Southwestern Style

Cruised down to Santa Fe, New Mexico, over the weekend to fill-in as an instructor for a journalism project class. There was only one photog student, Barbara Ford, on the trek so decided to play with light and form with Chris Lawson and a fellow photog that made the trip as well. It's fun to see how others view the same situation with viewfinder.




Interesting town Santa Fe is. A bit too expensive and everything looks very similar for my tastes. But I sure do wish I had a cool $50,000 laying around to buy an Alfred Steglitz and Henri Carrtier-Bresson print at the photo gallery we found near the plaza. There was an Edward Steichen The Black Canyon print for 800 large.

When we made a trip south of the government city to Cerrillos on Saturday afternoon the light was magical and the town was enchanting. Images were abundant and easy to make. Only wish we had arrived an hour or two earlier. There was a 20 minute window to click away.




After the sun retreated to the west we stopped in Mary's Bar where we met the couple that owns the watering hole. There was much to learn about the high desert landscape. Lots of interesting storylines to follow and learn about, but then it was time to return to the concrete jungle. Now I just need to hunt down some E-6 processing...shot some more of that film stuff I found in the refrigerator drawer.

There's a few other frames over on Flickr.






Went to Eldorado Canyon State Park to shoot some photos for a freelance assignment. Here's just a couple that I liked out of the lot. Luckily I didn't break any gear or myself when I slipped climbing down a nasty trail from one of the climbing areas and folded up on some rocks like a blanket. Now I'm off to shoot in Golden Gate State Park. Hopefully there are people there on a Tuesday afternoon.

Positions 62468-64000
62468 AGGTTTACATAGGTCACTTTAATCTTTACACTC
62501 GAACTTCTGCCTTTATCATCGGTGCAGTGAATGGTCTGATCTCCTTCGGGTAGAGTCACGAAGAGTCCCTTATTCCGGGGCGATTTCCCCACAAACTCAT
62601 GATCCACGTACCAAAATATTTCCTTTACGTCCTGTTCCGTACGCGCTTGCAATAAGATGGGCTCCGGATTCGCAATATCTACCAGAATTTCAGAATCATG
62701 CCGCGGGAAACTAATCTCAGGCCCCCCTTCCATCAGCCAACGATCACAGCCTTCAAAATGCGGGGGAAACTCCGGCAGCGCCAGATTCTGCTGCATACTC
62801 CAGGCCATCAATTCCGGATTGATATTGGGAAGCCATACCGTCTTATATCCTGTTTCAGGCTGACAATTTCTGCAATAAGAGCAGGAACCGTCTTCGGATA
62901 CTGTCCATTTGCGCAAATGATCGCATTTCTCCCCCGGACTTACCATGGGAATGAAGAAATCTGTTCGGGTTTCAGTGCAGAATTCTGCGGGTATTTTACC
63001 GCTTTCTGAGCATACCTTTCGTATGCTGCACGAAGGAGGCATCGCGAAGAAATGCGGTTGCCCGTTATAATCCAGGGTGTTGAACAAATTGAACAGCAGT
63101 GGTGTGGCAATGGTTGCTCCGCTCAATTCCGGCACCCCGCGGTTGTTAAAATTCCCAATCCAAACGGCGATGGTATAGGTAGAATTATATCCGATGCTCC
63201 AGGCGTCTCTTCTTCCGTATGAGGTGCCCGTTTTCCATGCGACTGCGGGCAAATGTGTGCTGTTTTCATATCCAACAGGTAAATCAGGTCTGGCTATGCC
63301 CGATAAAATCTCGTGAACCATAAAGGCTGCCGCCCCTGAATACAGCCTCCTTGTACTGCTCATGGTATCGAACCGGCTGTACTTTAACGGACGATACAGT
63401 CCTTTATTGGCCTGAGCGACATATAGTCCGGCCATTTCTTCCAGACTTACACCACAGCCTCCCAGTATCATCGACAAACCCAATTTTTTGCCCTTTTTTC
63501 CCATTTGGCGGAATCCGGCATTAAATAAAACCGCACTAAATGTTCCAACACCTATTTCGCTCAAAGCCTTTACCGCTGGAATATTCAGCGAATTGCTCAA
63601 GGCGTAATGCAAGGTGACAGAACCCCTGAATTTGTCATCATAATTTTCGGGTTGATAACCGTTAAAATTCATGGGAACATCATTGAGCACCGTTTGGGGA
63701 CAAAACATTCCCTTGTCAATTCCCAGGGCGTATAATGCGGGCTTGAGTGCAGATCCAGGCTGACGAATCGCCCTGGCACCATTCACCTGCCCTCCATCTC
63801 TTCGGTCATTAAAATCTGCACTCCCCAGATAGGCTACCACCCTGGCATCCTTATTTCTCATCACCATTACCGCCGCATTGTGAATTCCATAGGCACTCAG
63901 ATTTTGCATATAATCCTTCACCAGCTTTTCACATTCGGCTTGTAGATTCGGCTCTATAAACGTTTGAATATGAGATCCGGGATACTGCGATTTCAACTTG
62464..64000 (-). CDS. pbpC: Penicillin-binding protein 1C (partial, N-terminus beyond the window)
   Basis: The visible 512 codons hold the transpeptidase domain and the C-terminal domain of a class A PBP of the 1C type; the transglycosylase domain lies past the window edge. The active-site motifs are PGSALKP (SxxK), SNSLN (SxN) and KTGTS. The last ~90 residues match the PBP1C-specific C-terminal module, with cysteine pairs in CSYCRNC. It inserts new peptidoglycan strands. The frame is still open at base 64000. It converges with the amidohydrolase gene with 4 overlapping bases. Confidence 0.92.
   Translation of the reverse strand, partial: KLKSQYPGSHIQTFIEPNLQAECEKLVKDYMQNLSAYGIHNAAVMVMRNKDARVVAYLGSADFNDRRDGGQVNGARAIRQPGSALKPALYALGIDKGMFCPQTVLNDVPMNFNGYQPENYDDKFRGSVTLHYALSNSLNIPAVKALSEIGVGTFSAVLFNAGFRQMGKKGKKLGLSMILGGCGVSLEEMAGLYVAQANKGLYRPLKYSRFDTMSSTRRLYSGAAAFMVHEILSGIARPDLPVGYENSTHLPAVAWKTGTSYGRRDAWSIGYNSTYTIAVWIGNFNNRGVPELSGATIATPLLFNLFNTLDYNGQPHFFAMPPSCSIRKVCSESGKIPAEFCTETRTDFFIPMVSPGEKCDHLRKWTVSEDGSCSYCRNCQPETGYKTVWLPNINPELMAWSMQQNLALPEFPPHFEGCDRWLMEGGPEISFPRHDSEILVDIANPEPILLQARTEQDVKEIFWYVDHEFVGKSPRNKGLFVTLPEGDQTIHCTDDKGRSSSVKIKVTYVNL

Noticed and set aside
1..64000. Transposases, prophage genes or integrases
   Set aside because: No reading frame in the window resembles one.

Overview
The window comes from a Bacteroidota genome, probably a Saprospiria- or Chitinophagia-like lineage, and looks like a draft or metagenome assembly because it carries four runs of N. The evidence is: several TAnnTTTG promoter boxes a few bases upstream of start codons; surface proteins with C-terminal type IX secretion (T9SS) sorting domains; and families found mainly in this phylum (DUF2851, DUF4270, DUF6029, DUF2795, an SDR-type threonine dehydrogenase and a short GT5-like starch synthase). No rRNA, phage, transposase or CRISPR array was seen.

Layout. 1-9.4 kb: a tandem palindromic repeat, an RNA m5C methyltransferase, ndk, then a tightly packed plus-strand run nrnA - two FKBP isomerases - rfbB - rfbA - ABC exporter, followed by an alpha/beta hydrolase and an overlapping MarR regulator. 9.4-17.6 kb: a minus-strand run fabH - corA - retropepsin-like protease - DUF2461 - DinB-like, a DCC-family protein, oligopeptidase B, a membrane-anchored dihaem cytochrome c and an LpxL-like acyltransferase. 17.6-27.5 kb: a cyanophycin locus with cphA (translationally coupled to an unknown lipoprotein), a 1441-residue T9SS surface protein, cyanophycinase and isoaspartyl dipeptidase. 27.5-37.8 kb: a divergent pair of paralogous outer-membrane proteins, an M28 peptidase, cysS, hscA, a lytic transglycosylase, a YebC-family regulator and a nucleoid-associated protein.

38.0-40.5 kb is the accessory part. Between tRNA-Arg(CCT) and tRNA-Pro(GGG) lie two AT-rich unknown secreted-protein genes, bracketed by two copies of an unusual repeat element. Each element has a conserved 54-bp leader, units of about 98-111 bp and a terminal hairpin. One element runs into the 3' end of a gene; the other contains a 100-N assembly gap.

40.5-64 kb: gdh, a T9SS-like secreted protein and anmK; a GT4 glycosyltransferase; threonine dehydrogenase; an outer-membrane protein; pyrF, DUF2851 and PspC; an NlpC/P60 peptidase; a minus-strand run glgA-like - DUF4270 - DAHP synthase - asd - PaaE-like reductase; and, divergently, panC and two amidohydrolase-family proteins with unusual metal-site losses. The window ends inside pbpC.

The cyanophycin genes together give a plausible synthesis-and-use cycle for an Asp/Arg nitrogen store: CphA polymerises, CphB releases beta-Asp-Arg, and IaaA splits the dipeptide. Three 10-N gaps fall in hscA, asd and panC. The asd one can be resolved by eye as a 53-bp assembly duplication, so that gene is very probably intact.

Election Night 2008


I was able to shoot the Colorado Democratic Election Night Party in Denver for the Camera on Tuesday. It was a pretty energetic event considering the final results of the evening in the land of Blue. I didn't get any frames that I'm too charged about. It was mayhem shooting the Boulder-based folks because I didn't have a schedule of appearances. I was lucky enough to be around the stage when 2nd CD-elect Jared Polis was heading up to the podium, though I was out of position for the more desirable photo. Then as I was trying to send those images Colorado Senator-elect Mark Udall was introduced to the feverish crowd that had engulfed the front area of the stage. Thus I was stuck on a riser off to the side of the stage to shoot perpendicular to the podium. Luckily Udall and his wife were pretty animated and the location actually worked out pretty well.